• The Nativity According to Matthew (davidscommonplacebook.wordpress.com)
    It is also not clear just what the Star of Bethlehem actually was. There have been several theories presented, but none of them are entirely satisfactory. The star might have been a supernova, perhaps in a nearby galaxy. There is no way to know for certain since any supernova remnant so far away would be difficult, perhaps impossible, to detect. It might also have been a comet. This is rather unlikely. Although a comet would behave much as the star is said to behave, hanging in the sky over a certain location for several nights, comets were universally perceived as being harbingers of disaster in ancient, and not so ancient, times. The most likely explanation is a conjunction of the planets Jupiter and Saturn. The astronomer Keppler discovered that there was indeed such a conjunction in the year 7 BC. The following year there was another conjunction of Mars, Jupiter, and Saturn. This might have been very impressive to the Magi. It may also be that the Star was a supernatural phenomenon and one that cannot be studied today.
  • Prophecy in Israel and the Ancient Near East (reformedreader.wordpress.com)
    Is prophetism in ancient Israel simply one form of ancient Near Eastern prophecy among many? Is it distinct from other forms of ANE prophecy? If so, how? In his newly published Interpreting the Prophetic Books: An Exegetical Handbook, Gary V. Smith notes some similarities, but also some key differences between biblical and ANE prophecy. He also explains the frustration the true prophets of God felt when people disregarded their messages for the messages of the false prophets:
  • Why Mary and her Immaculate Conception matter (manilatimes.net)
    Scripture tells of no supernatural feats by the Blessed Virgin, who lived simply as a mother and a spouse, caring for her Son, and accompanying Him in life and death.
  • Being Spiritually Grounded (transformationlifestyle.wordpress.com)
    I want it to be known that lasting healing comes from God (YHWH), it is a gift to the believer paid for by the stripes on Yahushah’s back. (Isa. 53:5)
  • Jesus… the Ubermensch? (existentialanswers.wordpress.com)
    I made a pretty bold claim that I believe Jesus of Nazareth is the best possible candidate to rightfully hold the title “Ubermensch.”
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    we must understand the assumption that Jesus believed in the Hebrew, monotheistic God (Yahweh, or, in Hebrew, YHWH). A monotheistic God is a divine, maximally great being, that is a single entity, and has the power to interact in the world. Jesus was not a polytheist (belief in multiple gods), a pantheist (belief that everything is part of an impersonal god), or an atheist (belief in no gods). I shall write from the assumption that a monotheistic God (YHWH) exists, because one cannot truly understand Jesus without this first assumption.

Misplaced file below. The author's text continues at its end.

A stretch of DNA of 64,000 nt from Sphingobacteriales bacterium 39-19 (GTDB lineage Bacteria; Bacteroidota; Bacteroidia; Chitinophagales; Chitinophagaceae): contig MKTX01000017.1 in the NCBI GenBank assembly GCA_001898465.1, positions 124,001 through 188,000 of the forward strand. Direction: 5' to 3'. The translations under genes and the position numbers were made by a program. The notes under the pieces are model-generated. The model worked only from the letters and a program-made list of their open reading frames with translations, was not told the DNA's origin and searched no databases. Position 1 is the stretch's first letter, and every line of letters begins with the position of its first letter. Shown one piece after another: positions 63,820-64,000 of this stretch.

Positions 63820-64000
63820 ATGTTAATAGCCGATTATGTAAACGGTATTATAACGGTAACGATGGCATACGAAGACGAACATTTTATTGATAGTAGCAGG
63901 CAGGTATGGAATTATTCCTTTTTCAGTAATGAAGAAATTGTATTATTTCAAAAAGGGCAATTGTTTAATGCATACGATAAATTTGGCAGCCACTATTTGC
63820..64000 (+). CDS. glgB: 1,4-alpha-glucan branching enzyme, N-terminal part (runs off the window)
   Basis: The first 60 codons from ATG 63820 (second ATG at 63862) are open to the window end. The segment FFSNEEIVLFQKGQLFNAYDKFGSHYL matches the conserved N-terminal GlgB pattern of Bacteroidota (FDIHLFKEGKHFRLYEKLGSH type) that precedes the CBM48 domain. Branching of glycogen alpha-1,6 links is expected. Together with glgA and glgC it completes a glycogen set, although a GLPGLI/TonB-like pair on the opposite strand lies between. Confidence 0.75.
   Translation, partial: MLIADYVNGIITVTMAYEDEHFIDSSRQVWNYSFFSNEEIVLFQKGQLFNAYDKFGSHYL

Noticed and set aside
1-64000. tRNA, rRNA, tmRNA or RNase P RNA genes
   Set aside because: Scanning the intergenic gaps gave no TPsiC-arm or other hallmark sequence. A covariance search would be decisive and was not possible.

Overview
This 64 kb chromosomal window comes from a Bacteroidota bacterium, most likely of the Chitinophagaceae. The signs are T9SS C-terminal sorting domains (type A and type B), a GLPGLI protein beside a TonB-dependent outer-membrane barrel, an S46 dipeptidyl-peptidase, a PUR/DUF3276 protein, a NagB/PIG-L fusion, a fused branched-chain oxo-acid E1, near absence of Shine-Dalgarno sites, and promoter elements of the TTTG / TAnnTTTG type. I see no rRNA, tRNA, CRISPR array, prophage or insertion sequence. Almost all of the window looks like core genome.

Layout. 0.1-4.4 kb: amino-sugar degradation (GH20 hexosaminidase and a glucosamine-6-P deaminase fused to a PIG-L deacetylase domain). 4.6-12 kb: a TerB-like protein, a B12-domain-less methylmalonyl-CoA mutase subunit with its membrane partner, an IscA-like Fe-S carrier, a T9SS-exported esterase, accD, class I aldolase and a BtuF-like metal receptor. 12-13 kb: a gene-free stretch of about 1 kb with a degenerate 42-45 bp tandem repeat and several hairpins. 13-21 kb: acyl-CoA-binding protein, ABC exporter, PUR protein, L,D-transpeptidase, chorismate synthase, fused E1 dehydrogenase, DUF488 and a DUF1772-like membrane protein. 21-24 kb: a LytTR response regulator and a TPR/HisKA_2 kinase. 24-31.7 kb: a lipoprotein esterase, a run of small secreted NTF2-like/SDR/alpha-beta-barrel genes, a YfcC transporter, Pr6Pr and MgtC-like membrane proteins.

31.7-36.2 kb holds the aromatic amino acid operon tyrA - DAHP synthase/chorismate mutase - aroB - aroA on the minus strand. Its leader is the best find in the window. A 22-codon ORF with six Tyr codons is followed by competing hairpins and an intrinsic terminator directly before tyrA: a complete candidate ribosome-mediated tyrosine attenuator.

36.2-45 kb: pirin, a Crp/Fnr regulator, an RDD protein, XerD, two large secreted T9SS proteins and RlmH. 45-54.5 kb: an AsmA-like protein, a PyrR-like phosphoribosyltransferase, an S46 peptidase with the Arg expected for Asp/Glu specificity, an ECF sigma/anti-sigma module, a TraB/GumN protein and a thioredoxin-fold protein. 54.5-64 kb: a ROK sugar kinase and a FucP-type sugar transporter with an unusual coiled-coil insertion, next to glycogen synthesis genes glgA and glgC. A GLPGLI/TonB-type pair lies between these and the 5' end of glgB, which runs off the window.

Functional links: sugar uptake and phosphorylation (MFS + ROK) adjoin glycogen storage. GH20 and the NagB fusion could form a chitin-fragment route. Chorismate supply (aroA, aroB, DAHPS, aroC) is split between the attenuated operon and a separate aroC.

• Prophecy Fulfilled: Flight Into Egypt (born2bfree.wordpress.com)
    Herod instructed the wise men to return to him and let him know where Jesus was, so that he might “come and worship Him also.”  Herod had nodesire to worship Him.  Hisdesire was to destroy Him.  However, the wise men were warned by God in a dream to return home another way,rather than returning to Herod.  And God intervened also to warn Joseph.  The account of the family’s departure and returnis filled with prophecies fulfilled:Prophecy:

    Hosea 11:1  When Israel was a child, then I loved him, and called my son out of Egypt.

  • Jerry Hwang on The Missio Dei in the Book of the Twelve (bibleandmission.redcliffe.org)
    Recent OT scholarship has increasingly recognised that the Minor Prophets were compiled by Hebrew scribes to be read as a cohesive anthology. While acknowledging that each book of the Minor Prophets exhibits a distinctive individuality, scholars continue to debate how to interpret the collection as a coherent whole. In this vein, I propose that the major themes of the Minor Prophets – land, kingship, the move from judgement to salvation, and the relationship of Israel to the nations – fine a unifying link in the missio Dei. The plan of God to redeem his entire creation is progressively unfolded in the Minor Prophets, in that the apostasy of God’s people in God’s land (Hosea; Joel) is but the first step in a history of redemption which culminates with the recognition by all nations that YHWH alone is worthy
  • Hosea Say What? (christianreformedink.wordpress.com)
    It looks like Matthew is connecting the prophetic dots by the slimmest of connections.
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    Those who suggest Matthew is playing free association with Biblical prophecy–“Jesus came out of Egypt; here’s something in the prophets about coming out of Egypt; let’s put these two things together”–haven’t looked closely at how Matthew uses the Old Testament in his Gospel. More than any gospel writer, Matthew goes to great lengths to show that Jesus’ birth, life, and death, are rooted firmly in the Old Testament. Jesus was born of a virgin (fulfilling Isaiah 7:14). He was born in Bethlehem (fulfilling Micah 5:1-2). He was sought out to be killed by Herod (fulfilling Jeremiah 31:15). He was preceded by John preparing the way (fulfilling Isaiah 40:3). He healed diseases (fulfilling Isaiah 53:4). He spoke through parables (fulfilling Psalm 78:2). He came to Jerusalem riding on a donkey (fulfilling Zechariah 9:9). Matthew is very deliberate with his use of the Old Testament. So his citing of Hosea 11 must be more than just a loosey-goosey connection with the word Egypt.